On to Peregrine Farm, where Alex and Betsy Hitt have a system of moving tunnels, a Haygrove, a passive solar transplant house, and a new processing barn. (Well, they have a whole lot more than that, but remember this is supposed to be a brief recap.) The moving tunnels were quite interesting. The tunnels are rolled from one section of the garden to another once a year. The pros to this system include keeping the soil healthy by the use of cover crops when resting from the flower crop. Alex grows two cover crops before the rotation happens. The Hitts highly recommend The Solar Greenhouse Book by James McCullough, which they used as a guide for their passive solar transplant house. We ordered this book used from Amazon for 1 cent + 3.99 shipping—can’t beat that. We want to look into Winstrip flats, which have lasted the Hitts for 15 years as an alternative to flimsy and easily breakable plastic trays. Alex and Betsy grow half veggies and half flowers, with 70% of sales at farmers’ markets, with other sales to restaurants and stores. They do very little florist business.  Something Alex said hit home: “You can’t be everything to everyone. Do what you do best.”

Monday was a jam-packed day of speakers and information sharing. The title of our meeting was “Knowledge is Flower Power”, and boy was a lot of knowledge shared! The faculty and grad students of N.C. State really showed their stuff: from new cuts to plant problems to weed control to harvesting to postharvest care, there was something for everyone. Many, many thanks to John Dole, Alicain Carlson, Julia Kornegay, Halley Granitz, Brian Whipker, Jared Barnes, Joe Neal, and Iftikhar Ahmad of North Carolina State University for the wealth of information that is so vital to growing the best crops we can. Thanks also to Polly, Linda, and Judy.

Fellow grower and ASCFG member Lisa Zeigler enthusiastically shared many time-saving tips used on her farm, located smack dab in the middle of Newport News, Virginia. Lisa showed a video of her bedshaper that has revolutionized her life and saved countless days of bed prep. We want one! We also want to try more fall-planted flowers for a spring crop through the use of low tunnels. We were also intrigued by Lisa’s use of soil blocking instead of trays to start seedlings. Lisa swears by this method, which eliminates transplant shock. Johnny’s Selected Seeds has the soil blocker supplies. Lisa also swears by Biotello 6 mil biodegradable earth friendly plastic for row cover. Go to Lisa’s website for lots of info, including videos.   http://www.thegardenersworkshop.com/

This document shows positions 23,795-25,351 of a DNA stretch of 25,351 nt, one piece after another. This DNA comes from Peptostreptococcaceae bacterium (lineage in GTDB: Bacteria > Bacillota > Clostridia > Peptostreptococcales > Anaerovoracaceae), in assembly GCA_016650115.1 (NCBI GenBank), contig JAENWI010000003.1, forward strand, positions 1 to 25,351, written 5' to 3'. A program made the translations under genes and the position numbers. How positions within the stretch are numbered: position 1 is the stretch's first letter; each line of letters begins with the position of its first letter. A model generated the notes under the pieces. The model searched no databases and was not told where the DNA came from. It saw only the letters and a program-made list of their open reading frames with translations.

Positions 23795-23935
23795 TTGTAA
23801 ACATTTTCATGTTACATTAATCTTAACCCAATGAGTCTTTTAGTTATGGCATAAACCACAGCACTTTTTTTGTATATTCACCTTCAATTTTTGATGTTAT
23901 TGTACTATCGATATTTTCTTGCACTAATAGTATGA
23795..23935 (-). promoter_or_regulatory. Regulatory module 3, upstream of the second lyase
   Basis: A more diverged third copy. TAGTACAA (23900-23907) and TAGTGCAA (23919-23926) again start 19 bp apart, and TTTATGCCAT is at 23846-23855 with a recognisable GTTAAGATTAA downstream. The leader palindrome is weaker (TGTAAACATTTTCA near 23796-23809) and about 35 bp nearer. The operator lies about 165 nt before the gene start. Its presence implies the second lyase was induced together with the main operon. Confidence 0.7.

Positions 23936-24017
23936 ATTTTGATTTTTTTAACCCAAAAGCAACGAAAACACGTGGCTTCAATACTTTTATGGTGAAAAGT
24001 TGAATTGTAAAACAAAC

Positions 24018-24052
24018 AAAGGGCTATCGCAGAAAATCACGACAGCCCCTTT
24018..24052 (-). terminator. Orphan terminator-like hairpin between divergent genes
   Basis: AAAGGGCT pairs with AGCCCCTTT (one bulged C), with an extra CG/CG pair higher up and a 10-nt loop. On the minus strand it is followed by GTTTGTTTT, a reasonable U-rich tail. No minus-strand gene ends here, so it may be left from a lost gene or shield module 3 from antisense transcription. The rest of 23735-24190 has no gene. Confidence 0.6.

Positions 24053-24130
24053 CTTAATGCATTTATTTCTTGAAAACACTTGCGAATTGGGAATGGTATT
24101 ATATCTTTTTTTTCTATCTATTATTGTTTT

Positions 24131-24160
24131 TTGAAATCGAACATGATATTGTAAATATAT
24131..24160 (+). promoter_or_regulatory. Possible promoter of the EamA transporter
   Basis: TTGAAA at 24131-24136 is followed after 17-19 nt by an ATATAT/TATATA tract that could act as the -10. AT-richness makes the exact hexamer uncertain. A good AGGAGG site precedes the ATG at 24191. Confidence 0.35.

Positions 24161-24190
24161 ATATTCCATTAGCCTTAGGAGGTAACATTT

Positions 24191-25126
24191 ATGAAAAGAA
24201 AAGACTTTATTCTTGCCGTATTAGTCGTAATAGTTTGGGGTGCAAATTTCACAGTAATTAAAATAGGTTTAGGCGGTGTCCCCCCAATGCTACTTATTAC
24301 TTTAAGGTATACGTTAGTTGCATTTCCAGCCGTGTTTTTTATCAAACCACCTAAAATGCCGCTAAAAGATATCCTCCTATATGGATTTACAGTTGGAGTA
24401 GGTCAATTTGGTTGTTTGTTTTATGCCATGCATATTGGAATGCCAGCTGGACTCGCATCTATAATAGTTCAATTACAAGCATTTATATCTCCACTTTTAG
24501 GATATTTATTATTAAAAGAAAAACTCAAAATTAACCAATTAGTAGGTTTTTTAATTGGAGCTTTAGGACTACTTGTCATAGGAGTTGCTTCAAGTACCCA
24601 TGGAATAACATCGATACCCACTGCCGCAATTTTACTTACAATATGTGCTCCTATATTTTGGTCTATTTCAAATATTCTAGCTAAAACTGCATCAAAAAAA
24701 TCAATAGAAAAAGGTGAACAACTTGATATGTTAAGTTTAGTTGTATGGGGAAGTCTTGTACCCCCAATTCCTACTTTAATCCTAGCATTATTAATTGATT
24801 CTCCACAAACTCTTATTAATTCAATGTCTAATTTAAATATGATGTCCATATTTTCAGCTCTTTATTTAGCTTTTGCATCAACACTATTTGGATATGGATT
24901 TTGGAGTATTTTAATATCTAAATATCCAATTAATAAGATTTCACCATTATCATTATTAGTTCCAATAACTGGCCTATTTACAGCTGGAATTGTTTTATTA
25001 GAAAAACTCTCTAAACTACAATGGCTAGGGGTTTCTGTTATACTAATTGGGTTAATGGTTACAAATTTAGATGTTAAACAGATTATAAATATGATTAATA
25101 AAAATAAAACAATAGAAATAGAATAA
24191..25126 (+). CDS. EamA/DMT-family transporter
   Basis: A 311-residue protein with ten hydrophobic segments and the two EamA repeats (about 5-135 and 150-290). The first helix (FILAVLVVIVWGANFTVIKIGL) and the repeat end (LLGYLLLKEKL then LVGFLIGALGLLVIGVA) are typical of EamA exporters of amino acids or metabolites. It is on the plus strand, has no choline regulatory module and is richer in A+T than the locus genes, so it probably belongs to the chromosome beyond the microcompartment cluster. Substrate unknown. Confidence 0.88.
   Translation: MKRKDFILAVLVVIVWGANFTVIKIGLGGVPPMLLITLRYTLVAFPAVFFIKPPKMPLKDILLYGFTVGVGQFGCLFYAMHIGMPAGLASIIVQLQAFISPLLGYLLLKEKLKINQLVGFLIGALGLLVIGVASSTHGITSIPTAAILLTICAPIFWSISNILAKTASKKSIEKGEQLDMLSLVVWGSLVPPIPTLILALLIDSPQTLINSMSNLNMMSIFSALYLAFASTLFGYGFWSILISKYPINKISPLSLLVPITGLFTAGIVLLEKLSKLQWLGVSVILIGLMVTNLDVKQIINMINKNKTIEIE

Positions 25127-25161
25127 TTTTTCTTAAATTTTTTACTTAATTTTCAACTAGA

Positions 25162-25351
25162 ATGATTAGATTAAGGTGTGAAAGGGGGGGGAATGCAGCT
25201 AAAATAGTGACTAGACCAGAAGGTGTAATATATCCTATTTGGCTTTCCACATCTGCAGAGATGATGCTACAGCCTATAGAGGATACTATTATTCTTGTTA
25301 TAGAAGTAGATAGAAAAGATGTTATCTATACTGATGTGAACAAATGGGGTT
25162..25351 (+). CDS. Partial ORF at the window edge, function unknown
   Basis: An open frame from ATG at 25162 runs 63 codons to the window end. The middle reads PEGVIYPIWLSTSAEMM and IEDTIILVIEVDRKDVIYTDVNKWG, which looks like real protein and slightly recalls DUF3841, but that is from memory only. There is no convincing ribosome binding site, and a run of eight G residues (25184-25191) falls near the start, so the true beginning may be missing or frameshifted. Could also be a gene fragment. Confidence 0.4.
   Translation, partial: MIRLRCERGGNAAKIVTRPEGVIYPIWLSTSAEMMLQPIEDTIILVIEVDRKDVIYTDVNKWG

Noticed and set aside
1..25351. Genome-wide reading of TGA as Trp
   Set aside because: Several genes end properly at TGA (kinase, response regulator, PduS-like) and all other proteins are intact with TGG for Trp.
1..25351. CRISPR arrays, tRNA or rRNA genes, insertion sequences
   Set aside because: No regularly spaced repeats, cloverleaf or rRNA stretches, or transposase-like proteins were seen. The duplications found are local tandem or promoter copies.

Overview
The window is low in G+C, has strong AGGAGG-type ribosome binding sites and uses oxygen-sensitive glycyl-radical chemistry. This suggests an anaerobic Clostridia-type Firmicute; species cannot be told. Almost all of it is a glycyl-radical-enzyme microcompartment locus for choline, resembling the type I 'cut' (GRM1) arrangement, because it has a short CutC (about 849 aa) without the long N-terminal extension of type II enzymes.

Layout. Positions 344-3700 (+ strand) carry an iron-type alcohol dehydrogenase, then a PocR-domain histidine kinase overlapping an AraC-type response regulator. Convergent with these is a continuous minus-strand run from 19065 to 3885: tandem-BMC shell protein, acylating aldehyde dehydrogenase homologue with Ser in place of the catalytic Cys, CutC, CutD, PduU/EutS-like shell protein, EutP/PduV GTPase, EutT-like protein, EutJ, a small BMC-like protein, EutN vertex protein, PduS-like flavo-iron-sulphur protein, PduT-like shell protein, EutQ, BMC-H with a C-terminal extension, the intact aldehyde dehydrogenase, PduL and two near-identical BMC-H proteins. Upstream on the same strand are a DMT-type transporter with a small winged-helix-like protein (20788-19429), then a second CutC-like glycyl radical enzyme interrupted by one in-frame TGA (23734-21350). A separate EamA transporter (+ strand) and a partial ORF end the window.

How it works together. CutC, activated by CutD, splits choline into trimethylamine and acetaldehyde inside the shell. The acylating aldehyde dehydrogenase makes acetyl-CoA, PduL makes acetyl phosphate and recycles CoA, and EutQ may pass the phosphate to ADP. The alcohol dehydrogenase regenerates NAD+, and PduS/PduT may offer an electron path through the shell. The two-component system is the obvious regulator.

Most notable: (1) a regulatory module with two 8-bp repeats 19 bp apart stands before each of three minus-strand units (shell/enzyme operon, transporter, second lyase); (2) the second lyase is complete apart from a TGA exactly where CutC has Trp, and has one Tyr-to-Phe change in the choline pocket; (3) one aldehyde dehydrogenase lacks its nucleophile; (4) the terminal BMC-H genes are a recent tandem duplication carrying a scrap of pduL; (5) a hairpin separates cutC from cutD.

Our friend Pat Murray shared some beautiful bouquets that she put together as examples and shared her tips and suggestions for design work. Pat was engaging and friendly as she answered many questions. What we love about Pat is how she can use a gum ball, or a tulip bulb, or a jasmine vine, or anything with an interesting texture, right alongside tulips, ranunculus, peonies, or any other flower to create something unique and one of a kind. Pat loves anything different and is always willing to borrow from the wild to add to her designs. She is a cut flower grower’s dream designer. We want to also thank our friend Orchid Ed for his donation of many gorgeous orchids for Pat’s designs. At the end of the day, it was fun to give away the arrangements for folks to take home.

Now, as if we had not had enough, we stopped at the flower farm of our friend Melrose Haas in Smithfield, North Carolina to visit with her for a bit, and to pick up some tuberose bulbs. Melrose had an amazing crop of tuberose last year, so we are anxious to try our hand at growing this beautiful and fragrant flower. That’s another example of the giving spirit of flower growers: willing to share product, experiences, and advice!

We finally arrived home around 11:00 p.m. Other than Patty leaving her favorite pillow at the Ramada Inn, it was a total success! Hope to see you all soon!

Charles Hendrick

Yuri Hana Flower Farm, Inc.

Charles Hendrick Yuri Hana Flower Farm, Inc. [email protected]